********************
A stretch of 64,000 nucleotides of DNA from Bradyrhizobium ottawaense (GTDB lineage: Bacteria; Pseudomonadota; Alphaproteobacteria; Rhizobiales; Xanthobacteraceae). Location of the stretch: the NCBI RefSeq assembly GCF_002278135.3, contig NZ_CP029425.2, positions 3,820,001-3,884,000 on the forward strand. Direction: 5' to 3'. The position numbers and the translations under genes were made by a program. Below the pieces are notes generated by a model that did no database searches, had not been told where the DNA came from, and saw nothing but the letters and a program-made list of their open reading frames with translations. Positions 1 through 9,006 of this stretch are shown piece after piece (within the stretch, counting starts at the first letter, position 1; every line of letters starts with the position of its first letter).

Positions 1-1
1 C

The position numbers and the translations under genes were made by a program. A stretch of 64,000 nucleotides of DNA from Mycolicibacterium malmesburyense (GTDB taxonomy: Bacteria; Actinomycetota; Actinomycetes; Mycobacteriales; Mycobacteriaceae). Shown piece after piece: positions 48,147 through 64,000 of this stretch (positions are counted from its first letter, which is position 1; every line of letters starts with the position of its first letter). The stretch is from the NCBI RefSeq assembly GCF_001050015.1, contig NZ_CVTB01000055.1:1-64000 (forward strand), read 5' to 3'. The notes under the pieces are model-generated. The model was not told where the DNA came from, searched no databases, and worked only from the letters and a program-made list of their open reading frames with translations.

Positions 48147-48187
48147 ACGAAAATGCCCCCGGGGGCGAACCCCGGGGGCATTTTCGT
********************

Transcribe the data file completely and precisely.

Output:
A stretch of 64,000 nucleotides of DNA from Bradyrhizobium ottawaense (GTDB lineage: Bacteria; Pseudomonadota; Alphaproteobacteria; Rhizobiales; Xanthobacteraceae). Location of the stretch: the NCBI RefSeq assembly GCF_002278135.3, contig NZ_CP029425.2, positions 3,820,001-3,884,000 on the forward strand. Direction: 5' to 3'. The position numbers and the translations under genes were made by a program. Below the pieces are notes generated by a model that did no database searches, had not been told where the DNA came from, and saw nothing but the letters and a program-made list of their open reading frames with translations. Positions 1 through 9,006 of this stretch are shown piece after piece (within the stretch, counting starts at the first letter, position 1; every line of letters starts with the position of its first letter).

Positions 1-1
1 C

The position numbers and the translations under genes were made by a program. A stretch of 64,000 nucleotides of DNA from Mycolicibacterium malmesburyense (GTDB taxonomy: Bacteria; Actinomycetota; Actinomycetes; Mycobacteriales; Mycobacteriaceae). Shown piece after piece: positions 48,147 through 64,000 of this stretch (positions are counted from its first letter, which is position 1; every line of letters starts with the position of its first letter). The stretch is from the NCBI RefSeq assembly GCF_001050015.1, contig NZ_CVTB01000055.1:1-64000 (forward strand), read 5' to 3'. The notes under the pieces are model-generated. The model was not told where the DNA came from, searched no databases, and worked only from the letters and a program-made list of their open reading frames with translations.

Positions 48147-48187
48147 ACGAAAATGCCCCCGGGGGCGAACCCCGGGGGCATTTTCGT